Cast: Amanda Seyfried, Gary Oldman, Billy Burke, Shiloh Fernandez, Max Irons, Virginia Madsen, Lukas Haas

5

Red Riding Hood

We said it at the time, and we really mean it… what film retrofits a famous fairy tale into a Twilight-esque excuse for young girls to fantasize about having sex with wolves? Even more concerning, why does a hack mistress like Catherine Hardwicke get another shot at staining the cinematic artform? Apparently, the appeal of Stephanie Meyer’s miserable vampire romance cannot be underestimated—either that, or Tinseltown is once again selling the moviegoing public incredibly short. This over the top atrocity, complete with gratuitous Gary Oldman and enough bodice ripping to make a Renaissance Fair go Mostly Madrigal can’t decide if it wants to teach tweens about the joys of self-empowerment or the pleasures of animal carnality. When you figure it out, give us a call. We still won’t care. Bill Gibron

 


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Jack and Jill

Director: Dennis Dugan
Cast: Adam Sandler, Katie Holmes, Al Pacino, Tim Meadows, Nick Swardson

4

Jack and Jill

Jack & Jill is so jaw-droppingly awful that it is almost a surreal experience. Its odiousness is pronounced enough as to cause cognitive dissonance and wield a certain kind of beyond-bad fascination. Adam Sandler provides his laziest ever characterization, in drag, as the titular twin sister Jill: she is shrill, overweight, unhygienic, flatulent, vaguely incestuous, clearly psycho and thoroughly obnoxious. Misogyny aside, there are horrifically unfunny toilet jokes, offensive racial slurs against Mexicans and Indians, and Al Pacino soiling his career even further. The only way the film works is as a cacophonous parade of cheap shocks—and by that measure, Sandler has indeed taken his perverse artform to a whole new distressing level. Andrew Blackie

 


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Just Go With It

Director: Dennis Dugan
Cast: Adam Sandler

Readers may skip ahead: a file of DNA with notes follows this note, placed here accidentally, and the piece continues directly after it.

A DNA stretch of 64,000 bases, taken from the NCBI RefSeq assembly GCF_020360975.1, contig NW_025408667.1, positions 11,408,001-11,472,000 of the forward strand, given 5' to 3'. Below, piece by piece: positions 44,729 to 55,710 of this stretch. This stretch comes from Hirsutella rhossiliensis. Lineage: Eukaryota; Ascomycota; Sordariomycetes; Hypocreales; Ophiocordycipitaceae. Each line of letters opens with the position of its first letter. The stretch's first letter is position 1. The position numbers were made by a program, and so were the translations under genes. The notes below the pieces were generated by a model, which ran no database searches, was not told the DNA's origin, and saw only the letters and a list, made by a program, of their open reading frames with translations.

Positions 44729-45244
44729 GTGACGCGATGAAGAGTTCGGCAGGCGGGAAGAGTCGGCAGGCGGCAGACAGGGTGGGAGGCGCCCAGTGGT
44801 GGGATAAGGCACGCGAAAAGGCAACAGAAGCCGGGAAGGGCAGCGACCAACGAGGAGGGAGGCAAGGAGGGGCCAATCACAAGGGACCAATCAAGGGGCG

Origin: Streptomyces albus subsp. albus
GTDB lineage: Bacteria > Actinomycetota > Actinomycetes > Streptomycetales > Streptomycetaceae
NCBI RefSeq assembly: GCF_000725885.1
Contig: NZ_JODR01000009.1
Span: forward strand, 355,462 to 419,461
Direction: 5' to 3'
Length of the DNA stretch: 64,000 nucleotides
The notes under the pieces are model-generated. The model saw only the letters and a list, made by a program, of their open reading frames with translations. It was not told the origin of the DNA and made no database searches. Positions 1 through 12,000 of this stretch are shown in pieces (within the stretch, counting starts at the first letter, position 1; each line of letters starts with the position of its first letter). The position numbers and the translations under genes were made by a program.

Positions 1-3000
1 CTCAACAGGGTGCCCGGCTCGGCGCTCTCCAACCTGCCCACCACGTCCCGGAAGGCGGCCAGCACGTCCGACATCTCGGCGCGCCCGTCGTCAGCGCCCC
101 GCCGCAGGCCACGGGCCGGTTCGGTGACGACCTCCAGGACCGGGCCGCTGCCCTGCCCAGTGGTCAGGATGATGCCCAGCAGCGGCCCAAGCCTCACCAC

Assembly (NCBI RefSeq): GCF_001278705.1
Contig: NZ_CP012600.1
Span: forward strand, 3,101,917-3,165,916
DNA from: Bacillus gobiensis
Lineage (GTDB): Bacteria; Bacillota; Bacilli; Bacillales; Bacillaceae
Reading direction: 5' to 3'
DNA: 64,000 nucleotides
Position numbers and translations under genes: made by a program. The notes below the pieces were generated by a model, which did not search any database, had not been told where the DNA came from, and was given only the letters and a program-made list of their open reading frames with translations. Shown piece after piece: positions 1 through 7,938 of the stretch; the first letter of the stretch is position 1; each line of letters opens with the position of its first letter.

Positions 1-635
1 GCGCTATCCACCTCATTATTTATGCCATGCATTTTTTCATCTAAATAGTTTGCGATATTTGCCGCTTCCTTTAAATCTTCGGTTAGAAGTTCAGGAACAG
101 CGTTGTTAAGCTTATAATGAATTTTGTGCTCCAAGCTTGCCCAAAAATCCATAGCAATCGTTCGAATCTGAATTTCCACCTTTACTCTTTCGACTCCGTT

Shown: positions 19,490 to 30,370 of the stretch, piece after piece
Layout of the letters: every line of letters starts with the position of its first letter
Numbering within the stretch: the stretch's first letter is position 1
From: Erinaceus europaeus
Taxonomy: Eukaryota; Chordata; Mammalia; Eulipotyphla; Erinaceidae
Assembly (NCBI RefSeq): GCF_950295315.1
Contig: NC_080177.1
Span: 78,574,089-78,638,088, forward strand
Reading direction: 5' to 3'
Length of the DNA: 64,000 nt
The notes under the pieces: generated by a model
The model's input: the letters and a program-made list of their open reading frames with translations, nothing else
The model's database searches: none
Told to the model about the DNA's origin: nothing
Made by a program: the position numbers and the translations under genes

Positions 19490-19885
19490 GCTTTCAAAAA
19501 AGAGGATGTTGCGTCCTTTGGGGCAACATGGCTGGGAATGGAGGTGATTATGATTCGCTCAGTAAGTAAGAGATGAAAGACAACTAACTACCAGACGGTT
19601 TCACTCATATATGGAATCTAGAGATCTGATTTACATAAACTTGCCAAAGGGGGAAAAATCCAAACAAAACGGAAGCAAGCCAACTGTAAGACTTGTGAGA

3

Just Go With It

Let’s see what Adam Sandler had been doing surrounding Just Go with It. He played a rich guy with a hot wife in Grown Ups. He played a rich guy with a hot ex-wife in Funny People. Immediately following Just Go with It, he played a rich guy with a hot wife (and his awful twin sister) in Jack and Jill. Sandler’s most interesting comedies arise when he creates a character—either real people with real flaws that drive the action, like Billy Madison, or strange outlandish types like in Little Nicky. Now, he seems content with being the normal, rich dude who puts in the minimum amount of effort to woo whatever young actress is roped in to play his love interest. Just Go with It is the peak of this sort of Sandler laziness. He has to choose between the young paramour he’s been chasing (Brooklyn Decker) and his female best-friend-all-along (Jennifer Aniston). What’s unclear by the end of the movie is what, apart from his successful plastic surgery practice, either of them see in him. Marisa LaScala

 


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Priest

Director: Scott Stewart
Cast: Paul Bettany, Karl Urban, Lily Collins, Cam Gigandet, Maggie Q

2

Priest

As a tentpole, it tanked. As an example of the kind of suspect summer popcorn fare Tinseltown regularly tosses on the movie going populace, it’s par for the course. Still, some held out hope that Priest, a big screen adaptation of a beloved Asia comic book, would live up to its several years in development promise. There has been both anticipation and apprehension about his movie ever since it was first announced. Early on, Andrew Douglas (The Amityville Horror remake) and 300‘s Gerard Butler were attached. Then the current creative team of Scott Stewart and Paul Bettany (responsible of the ridiculously awful Legion) took over, and with the help of a meandering script from first timer Cory Goodman, fashioned this $60 million flop in the making. That’s the issue with many of these so-called Goth Apocalypses. Filmmakers find interesting ideas, twist them up into the standard motion picture pabulum, and then the studios serve it up like the big steaming bowls of bullspit they are. Bill Gibron

 


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Trespass

Director: Joel Schumacher
Cast: Nicolas Cage, Nicole Kidman, Cam Gigandet, Jordana Spiro, Ben Mendelsohn

1

Trespass

It’s too late for Joel Schumacher, as this tawdry home invasion horror proves. A jittery Nicolas Cage and pale-faced Nicole Kidman, both visibly worried about how their careers have sunk to this, play Mr. and Mrs. rich bickering couple. Schumacher scrambles to invigorate his film beyond its desultory premise: there are guns, nail guns, needles and nasty commando knives; salacious plot twists—one of the robbers apparently intends to proposition Kidman while robbing her—and truly unspeakable dialogue. Yet, it’s not scary or thrilling, just another horror movie that insultingly insists that all a divided family needs is a horrific trauma for them to rediscover their love for one another. It’s also one of the most almighty box office turkeys in recent memory, making back only $25,000 of a $35 million budget. Andrew Blackie

Published at: http://www.popmatters.com/pm/feature/152897-the-worst-films-of-2011/